Picture your typical rock concert. What’s the first thing the singer says to the crowd after jumping out on stage? “Hello (insert city name here)!” Just acknowledging that he’s coherent enough to know where he is is enough for the audience to go wild and get into the show.

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              It makes each individual feel as if they’re a part of something bigger. The same goes for any public speaking event. When an audience hears, “You’re all here because you care deeply about wildlife preservation,” it gives them a sense that they’re not just there to listen, but they’re there to connect with the like-minded people all around them.

              2. Connect with their emotions

              Speakers always try to get their audience emotionally involved in whatever topic they’re discussing. There are a variety of ways in which to do this, such as using statistics, stories, pictures or videos that really show the importance of the topic at hand.

              For example, showing pictures of the aftermath of an accident related to drunk driving will certainly send a specific message to an audience of teenagers and young adults. While doing so might be emotionally nerve-racking to the crowd, it may be necessary to get your point across and engage them fully.

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              3. Keep going back to the beginning

              Revisit your theme throughout your presentation. Although you should give your audience the credit they deserve and know that they can follow along, linking back to your initial thesis can act as a subconscious reminder of why what you’re currently telling them is important.

              On the other hand, if you simply mention your theme or the point of your speech at the beginning and never mention it again, it gives your audience the impression that it’s not really that important.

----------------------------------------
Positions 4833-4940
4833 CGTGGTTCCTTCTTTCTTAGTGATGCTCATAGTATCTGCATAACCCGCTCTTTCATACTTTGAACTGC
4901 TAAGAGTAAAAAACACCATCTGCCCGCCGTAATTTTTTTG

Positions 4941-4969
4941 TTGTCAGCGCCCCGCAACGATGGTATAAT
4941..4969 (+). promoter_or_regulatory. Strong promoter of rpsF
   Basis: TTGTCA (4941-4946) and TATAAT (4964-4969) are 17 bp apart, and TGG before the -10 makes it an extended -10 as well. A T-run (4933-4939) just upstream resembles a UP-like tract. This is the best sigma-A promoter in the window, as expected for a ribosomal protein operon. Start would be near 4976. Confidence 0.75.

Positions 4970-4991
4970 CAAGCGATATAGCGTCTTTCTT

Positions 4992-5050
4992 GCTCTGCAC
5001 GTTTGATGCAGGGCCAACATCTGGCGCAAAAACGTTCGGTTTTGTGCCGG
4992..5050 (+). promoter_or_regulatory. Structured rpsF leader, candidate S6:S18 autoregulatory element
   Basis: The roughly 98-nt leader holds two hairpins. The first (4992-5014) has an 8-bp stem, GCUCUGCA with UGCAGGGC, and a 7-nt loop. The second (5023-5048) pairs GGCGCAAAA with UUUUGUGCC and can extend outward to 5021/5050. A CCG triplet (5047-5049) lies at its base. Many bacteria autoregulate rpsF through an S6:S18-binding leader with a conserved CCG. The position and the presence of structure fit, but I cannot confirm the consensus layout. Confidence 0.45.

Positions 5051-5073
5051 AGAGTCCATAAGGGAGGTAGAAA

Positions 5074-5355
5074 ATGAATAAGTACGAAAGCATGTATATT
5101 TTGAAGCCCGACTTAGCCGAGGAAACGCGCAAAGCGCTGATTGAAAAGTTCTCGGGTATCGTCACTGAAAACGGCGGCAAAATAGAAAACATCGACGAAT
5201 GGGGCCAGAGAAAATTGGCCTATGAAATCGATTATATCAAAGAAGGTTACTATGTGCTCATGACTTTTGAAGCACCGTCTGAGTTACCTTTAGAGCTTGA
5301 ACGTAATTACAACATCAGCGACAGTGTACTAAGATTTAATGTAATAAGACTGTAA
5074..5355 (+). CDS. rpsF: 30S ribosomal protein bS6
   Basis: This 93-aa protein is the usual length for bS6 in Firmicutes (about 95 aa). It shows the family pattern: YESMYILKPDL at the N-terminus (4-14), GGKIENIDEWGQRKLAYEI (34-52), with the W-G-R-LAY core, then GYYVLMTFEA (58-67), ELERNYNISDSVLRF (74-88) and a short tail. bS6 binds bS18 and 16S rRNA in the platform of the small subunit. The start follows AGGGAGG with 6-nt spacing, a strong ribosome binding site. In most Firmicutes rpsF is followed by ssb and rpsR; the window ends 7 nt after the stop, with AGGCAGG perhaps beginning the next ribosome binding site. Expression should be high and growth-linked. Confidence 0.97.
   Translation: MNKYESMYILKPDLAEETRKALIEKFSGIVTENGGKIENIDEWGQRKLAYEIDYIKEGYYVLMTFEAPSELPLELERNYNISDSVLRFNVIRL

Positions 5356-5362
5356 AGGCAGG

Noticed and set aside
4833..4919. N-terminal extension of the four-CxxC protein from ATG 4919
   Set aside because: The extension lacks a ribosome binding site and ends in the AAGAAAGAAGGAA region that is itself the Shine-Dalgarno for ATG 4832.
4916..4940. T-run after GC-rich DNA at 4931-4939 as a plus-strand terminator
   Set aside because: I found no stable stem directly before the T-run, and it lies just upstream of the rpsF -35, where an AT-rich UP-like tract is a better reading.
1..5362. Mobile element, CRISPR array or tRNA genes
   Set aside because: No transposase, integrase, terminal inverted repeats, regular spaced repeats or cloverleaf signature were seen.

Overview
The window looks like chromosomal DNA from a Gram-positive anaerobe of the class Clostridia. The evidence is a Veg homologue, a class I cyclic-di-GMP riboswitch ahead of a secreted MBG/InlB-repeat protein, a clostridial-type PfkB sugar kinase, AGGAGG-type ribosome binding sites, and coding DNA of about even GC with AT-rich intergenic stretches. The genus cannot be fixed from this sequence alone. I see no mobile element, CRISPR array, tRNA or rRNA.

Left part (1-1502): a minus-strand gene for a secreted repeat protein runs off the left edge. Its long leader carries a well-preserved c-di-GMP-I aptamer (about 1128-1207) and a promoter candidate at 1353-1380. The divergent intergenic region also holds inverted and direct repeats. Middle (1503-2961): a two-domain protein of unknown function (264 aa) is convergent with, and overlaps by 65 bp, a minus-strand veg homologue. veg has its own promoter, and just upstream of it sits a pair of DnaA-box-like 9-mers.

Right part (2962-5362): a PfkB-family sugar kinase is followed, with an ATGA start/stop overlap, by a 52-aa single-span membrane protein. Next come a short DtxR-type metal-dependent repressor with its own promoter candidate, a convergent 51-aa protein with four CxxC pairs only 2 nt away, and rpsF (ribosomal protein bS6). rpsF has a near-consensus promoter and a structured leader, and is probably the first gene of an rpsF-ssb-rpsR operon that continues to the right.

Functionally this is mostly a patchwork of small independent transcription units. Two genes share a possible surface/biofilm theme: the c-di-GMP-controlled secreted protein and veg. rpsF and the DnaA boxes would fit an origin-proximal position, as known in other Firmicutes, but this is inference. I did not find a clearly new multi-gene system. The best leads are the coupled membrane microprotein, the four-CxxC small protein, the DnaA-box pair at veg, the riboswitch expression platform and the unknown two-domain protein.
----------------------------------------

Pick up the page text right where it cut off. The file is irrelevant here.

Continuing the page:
4. Link to your audience’s motivation

              After you’ve acknowledged your audience’s common interests in being present, discuss their motivation for being there. Be specific. Using the previous example, if your audience clearly cares about wildlife preservation, discuss what can be done to help save endangered species’ from extinction.

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              Don’t just give them cold, hard facts; use the facts to make a point that they can use to better themselves or the world in some way.

              5. Entertain them

              While not all speeches or presentations are meant to be entertaining in a comedic way, audiences will become thoroughly engaged in anecdotes that relate to the overall theme of the speech. We discussed appealing to emotions, and that’s exactly what a speaker sets out to do when he tells a story from his past or that of a well-known historical figure.

              Speakers usually tell more than one story in order to show that the first one they told isn’t simply an anomaly, and that whatever outcome they’re attempting to prove will consistently reoccur, given certain circumstances.

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              6. Appeal to loyalty

              Just like the musician mentioning the town he’s playing in will get the audience ready to rock, speakers need to appeal to their audience’s loyalty to their country, company, product or cause. Show them how important it is that they’re present and listening to your speech by making your words hit home to each individual.

              In doing so, the members of your audience will feel as if you’re speaking directly to them while you’re addressing the entire crowd.

              7. Tell them the benefits of the presentation

              Early on in your presentation, you should tell your audience exactly what they’ll learn, and exactly how they’ll learn it. Don’t expect them to listen if they don’t have clear-cut information to listen for. On the other hand, if they know what to listen for, they’ll be more apt to stay engaged throughout your entire presentation so they don’t miss anything.

              Featured photo credit: Flickr via farm4.staticflickr.com